Consumer PCs are twice as likely to get infected as business PCs, new research from Webroot has revealed.
According to the company's findings, the reason consumer PCs are more susceptible to infections is due to the fact that many are running outdated operating systems such as Windows 7 and because consumers aren't employing the same security solutions used by businesses which offer greater protection.
Of the infected consumer devices, more than 35 percent were infected over three times and nearly 10 percent encountered six or more infections.
- Over half of British consumers faced a data breach last year
- Nearly half of workers have clicked on a phishing email
- Keep your devices protected with the best antivirus software
To compile its report, the company analyzed samples from over 37bn URLs, 842m domains, 4bn IP addresses, 31m active mobile apps and 36bn file behavior records.
The continued insecurity of consumer PCs also underscores the risk businesses face by allowing their employees to connect to corporate networks from their personal devices.
Increase in phishing and malware
Over the course of last year, the study saw a 640 percent increase in phishing attempts and a 125 percent increase in malware targeting Windows 7.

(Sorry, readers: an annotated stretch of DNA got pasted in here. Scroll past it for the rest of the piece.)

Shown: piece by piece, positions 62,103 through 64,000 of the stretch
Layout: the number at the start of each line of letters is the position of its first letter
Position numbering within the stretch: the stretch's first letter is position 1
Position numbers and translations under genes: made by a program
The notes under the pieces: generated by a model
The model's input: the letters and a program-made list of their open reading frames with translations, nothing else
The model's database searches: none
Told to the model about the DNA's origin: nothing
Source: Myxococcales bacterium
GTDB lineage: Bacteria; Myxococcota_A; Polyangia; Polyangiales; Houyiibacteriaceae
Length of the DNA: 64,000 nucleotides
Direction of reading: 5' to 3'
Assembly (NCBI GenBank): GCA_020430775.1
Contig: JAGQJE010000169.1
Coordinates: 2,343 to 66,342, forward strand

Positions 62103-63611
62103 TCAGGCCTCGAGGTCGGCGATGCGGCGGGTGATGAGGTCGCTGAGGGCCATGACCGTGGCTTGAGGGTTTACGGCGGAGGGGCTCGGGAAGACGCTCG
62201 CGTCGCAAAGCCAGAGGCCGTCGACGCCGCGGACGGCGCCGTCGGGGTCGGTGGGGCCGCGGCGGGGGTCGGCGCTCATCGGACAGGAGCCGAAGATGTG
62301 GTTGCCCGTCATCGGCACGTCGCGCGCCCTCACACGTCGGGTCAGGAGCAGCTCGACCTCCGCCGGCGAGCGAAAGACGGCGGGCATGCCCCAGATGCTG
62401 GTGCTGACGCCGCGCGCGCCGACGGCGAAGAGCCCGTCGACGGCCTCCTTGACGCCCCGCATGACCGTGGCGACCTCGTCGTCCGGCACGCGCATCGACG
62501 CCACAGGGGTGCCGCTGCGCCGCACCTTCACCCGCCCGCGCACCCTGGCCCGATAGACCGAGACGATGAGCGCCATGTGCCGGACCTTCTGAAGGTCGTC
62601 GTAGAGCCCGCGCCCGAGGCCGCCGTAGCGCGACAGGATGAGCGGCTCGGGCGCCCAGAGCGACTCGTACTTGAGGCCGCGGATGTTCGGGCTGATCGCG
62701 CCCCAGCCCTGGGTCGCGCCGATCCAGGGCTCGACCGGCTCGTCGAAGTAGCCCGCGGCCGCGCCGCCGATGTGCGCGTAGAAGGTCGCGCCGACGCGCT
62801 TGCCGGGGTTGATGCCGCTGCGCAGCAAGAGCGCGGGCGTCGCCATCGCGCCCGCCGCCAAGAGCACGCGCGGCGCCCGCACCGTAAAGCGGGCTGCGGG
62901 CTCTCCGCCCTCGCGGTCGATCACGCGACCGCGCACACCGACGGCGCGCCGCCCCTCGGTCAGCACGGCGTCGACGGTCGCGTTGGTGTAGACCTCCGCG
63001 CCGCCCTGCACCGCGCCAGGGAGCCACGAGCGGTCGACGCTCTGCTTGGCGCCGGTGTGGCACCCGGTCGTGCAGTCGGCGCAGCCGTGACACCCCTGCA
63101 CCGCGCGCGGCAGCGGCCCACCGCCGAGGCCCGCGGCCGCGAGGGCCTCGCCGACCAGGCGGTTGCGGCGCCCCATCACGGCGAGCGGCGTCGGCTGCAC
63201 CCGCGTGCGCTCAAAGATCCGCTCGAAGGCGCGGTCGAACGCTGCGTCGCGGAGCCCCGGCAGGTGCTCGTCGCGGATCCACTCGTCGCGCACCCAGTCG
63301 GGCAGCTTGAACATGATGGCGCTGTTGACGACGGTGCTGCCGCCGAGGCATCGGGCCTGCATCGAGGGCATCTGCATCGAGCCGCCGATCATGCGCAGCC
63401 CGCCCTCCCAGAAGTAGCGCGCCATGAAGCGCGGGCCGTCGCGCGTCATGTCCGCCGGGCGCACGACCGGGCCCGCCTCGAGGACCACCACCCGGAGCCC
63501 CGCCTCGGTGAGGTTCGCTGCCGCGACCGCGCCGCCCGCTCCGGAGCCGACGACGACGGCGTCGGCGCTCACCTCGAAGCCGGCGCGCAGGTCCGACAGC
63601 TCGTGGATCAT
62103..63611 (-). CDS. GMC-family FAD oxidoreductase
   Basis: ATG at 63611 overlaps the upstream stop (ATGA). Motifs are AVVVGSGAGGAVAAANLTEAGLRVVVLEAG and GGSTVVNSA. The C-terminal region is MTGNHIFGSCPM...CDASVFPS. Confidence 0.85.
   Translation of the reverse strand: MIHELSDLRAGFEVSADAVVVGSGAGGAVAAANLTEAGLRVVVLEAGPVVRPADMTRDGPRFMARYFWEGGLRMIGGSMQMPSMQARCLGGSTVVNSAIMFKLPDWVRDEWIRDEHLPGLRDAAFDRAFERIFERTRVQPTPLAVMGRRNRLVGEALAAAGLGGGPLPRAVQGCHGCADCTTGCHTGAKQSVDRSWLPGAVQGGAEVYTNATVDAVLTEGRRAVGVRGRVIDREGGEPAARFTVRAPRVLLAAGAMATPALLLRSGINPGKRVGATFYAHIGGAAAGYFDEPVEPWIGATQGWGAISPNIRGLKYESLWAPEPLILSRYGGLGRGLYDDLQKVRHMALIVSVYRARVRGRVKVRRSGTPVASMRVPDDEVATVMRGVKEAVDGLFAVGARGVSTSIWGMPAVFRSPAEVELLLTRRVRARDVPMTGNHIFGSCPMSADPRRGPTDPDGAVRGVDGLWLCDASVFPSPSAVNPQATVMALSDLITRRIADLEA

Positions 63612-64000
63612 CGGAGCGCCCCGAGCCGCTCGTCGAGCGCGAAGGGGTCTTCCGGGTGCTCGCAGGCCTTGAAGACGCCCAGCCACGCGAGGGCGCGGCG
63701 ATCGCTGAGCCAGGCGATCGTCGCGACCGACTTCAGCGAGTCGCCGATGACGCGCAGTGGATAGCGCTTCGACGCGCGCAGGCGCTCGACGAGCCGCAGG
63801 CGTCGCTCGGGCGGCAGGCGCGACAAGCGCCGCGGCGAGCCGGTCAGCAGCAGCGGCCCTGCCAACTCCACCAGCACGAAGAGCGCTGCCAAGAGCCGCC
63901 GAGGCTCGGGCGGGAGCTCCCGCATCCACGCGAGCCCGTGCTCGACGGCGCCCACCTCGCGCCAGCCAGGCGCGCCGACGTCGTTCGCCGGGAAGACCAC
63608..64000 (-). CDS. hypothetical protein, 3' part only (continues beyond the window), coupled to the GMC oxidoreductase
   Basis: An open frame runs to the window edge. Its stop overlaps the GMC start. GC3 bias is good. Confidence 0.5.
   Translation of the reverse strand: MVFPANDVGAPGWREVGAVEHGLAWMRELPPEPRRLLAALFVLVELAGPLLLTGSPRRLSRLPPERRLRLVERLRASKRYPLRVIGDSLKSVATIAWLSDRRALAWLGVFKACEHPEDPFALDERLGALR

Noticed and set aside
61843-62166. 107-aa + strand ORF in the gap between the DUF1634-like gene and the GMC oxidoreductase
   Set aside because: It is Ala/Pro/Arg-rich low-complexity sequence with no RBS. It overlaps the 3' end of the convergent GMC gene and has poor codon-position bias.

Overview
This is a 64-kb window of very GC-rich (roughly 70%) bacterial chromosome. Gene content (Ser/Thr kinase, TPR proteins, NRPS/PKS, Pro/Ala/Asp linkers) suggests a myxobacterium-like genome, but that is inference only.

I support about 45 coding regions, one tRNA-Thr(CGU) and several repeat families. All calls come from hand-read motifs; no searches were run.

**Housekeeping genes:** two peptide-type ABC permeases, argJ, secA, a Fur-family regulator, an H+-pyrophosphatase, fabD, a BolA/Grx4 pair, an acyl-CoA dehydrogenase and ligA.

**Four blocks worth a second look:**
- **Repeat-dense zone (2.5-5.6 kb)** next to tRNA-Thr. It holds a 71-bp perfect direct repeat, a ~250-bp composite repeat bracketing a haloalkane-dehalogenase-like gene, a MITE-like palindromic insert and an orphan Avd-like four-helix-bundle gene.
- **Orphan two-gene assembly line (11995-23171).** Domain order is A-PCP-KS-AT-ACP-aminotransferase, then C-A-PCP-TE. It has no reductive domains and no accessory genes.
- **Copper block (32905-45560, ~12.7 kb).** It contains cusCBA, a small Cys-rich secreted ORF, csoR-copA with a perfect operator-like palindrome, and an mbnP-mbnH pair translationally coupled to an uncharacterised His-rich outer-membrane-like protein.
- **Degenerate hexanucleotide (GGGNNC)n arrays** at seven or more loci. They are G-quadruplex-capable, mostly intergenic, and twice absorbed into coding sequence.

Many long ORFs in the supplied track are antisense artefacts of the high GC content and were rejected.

Facebook, Microsoft, Apple, Google, PayPal and DropBox were the top businesses impersonated by cybercriminals or phishing sites last year. However, phishing sites also impersonated cryptocurrency exchanges (55%), gaming sites (50%), email services (40%), financial institutions (40%) and payment services (32%).
Now that Windows 7 has reached its End of Life, cybercriminals have begun to increasingly target the outdated operating system with malware. Webroot also found that 85 percent of threats hide in a user's temp, appdata, cache or windir folders though over half of threats (54.5%) on business PCs hide in a user's temp folders. Thankfully this risk can be easily mitigated by creating a Windows policy to disallow programs from running from the temp directory.
Senior vice president and CTO of SMB and consumer at OpenText, Hal Lonas explained that there is no single silver bullet solution when it comes to cybersecurity, saying:
"In the cybersecurity industry the only certainty is that there is no certainty, and there is no single silver bullet solution. The findings from this year's report underline why it's critical that businesses and users of all sizes, ensure they're not only protecting their data but also preparing for future attacks by taking simple steps toward cyber resilience through a defense-in-depth approach that addresses user behavior and the best protection for network and endpoints."
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